Why Nickel?

Why Nickel is important to the Stainless Steel industry?

First identified in the 1700s, nickel was first known as ‘kupfernickel’, because it was found in a rock that looked like copper ore. Miners once thought nothing of nickel, thinking that this element makes it difficult for them to extract copper from rocks. Little did they know that nickel would soon become one of the most essential industrial metals of the world!

Nickel is what makes stainless steel highly corrosion resistant in the form of the 300 series (e.g. 302, 303, 304) and many PH grade (e.g. 17-4) stainless alloys. Some of the 400 series stainless steels are high chromium carbon steels that are not as fully corrosion resistant in spite of their inclusion in the category of stainless steels. The alloys 416 and 440C show slight corrosion (rust spotting) when left in water for a period of time or when water dries out on them.

Nickel Facts and Figures

NICKEL is resistant to corrosion, high strength over a wide temperature range, has a pleasing appearance, and suitability as an alloying agent make it useful in a wide variety of applications.n

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Stainless Steel is the predominant use of nickel, materialof choice for consumer safety and hygiene. Household equipment, domestic appliances, equipment for the food industry, pharmaceutical production tools, and surgical equipment. Stainless steel is also extensively used in building and construction, transportation, and heavy industries such as chemicals and petrochemicals.n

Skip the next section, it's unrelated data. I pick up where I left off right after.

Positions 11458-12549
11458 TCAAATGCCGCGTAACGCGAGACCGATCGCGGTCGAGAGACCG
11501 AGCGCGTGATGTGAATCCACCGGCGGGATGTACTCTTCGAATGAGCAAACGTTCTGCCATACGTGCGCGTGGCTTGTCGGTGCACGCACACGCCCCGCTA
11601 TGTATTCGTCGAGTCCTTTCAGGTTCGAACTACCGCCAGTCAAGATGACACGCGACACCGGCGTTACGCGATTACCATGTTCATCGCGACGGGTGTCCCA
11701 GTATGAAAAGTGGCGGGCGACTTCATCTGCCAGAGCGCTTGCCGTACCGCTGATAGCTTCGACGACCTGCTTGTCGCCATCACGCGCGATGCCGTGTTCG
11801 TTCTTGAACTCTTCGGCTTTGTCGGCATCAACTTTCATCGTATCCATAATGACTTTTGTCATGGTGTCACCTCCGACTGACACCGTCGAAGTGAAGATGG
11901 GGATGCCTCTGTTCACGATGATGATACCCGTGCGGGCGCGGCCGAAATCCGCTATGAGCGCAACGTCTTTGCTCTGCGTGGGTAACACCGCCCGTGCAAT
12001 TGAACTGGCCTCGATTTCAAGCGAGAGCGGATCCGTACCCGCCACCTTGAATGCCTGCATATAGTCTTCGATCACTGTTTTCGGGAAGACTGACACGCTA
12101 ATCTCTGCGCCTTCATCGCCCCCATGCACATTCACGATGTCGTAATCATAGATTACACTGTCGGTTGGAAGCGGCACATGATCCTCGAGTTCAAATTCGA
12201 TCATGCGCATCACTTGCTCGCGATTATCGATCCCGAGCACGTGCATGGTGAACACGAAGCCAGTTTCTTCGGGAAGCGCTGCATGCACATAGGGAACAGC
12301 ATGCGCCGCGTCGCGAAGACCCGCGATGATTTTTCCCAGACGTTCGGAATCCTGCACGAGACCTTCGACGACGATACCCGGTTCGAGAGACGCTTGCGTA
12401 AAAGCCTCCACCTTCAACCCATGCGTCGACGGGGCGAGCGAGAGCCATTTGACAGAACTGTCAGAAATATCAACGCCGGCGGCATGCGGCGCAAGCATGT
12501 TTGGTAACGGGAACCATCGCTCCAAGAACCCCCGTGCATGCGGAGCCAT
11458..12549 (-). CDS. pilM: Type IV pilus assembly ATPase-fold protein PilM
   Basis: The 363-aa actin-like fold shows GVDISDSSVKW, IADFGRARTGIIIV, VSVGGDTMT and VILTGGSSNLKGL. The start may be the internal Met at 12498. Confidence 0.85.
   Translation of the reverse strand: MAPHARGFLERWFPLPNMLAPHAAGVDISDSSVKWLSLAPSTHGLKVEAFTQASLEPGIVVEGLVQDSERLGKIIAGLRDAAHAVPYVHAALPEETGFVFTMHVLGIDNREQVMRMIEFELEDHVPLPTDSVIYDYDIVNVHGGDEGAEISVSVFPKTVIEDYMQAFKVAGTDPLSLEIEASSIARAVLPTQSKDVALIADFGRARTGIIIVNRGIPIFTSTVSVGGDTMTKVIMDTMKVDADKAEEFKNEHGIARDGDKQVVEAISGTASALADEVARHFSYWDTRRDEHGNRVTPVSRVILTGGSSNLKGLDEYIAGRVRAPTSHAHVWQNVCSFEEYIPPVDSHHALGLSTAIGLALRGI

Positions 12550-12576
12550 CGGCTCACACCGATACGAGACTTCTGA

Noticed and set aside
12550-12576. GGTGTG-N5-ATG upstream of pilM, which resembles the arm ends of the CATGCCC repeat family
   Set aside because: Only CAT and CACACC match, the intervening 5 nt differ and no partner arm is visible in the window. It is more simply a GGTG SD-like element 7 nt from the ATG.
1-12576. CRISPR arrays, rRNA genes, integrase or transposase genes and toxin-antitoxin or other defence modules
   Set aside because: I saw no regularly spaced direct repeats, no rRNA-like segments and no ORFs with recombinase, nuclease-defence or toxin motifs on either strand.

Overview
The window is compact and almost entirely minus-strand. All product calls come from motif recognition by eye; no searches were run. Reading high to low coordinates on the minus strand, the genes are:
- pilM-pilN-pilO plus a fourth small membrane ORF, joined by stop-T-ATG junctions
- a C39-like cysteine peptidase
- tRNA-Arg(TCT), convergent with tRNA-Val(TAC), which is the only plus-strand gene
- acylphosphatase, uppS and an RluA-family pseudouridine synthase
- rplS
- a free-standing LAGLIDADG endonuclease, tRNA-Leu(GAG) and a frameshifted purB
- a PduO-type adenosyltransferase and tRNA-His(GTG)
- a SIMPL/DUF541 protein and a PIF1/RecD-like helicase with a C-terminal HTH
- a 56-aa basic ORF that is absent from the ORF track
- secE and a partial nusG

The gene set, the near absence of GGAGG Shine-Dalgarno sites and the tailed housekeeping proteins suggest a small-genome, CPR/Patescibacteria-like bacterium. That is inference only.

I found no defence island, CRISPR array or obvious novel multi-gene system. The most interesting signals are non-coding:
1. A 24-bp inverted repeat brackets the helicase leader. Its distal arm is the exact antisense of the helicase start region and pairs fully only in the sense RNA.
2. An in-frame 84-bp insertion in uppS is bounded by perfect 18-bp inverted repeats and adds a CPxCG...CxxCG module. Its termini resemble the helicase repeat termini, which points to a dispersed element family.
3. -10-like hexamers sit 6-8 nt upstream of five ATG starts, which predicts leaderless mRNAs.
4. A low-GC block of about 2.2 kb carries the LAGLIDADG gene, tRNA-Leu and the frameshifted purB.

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Principal uses for primary nickel were stainless steel (65%) nickel-based alloys (12%) electroplating (10%) casting and alloy steels (8%) rechargeable batteries (3%) coins (1%).n

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There are mainly two reasons, Why Nickel is important to the stainless steel industry?n

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Reasons:
1. Addition of chromium decreases toughness of steel, Nickel compensates the decrease in toughness.n

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2. Chromium also induces ferromagnetism in steel which is not desired in some of the applications, Nickel also helps in countering this problem. Chromium is what makes stainless steel stainless. Nickel enhances corrosion resistance at high temperatures.n

Canadian Nickel Facts

  • In 2012, Canada mined roughly 15.5 million tonnes of ore containing an estimated 218,564t of nickel.
  • Two companies, Sherritt and Vale produced a total of 152,500t of refined nickel from three refineries.
  • Canada ranked fourth among world nickel producers after China (519,200t), Russia (256,000t), and Japan (169,000t).
  • Of note, Canada exported 80,756t of nickel in matte to Norway and 39,347t of smelted nickel oxide to the UK.

* All information on this page was published in 2012’s nickel commodity review by Natural Resources Canada (NRCan).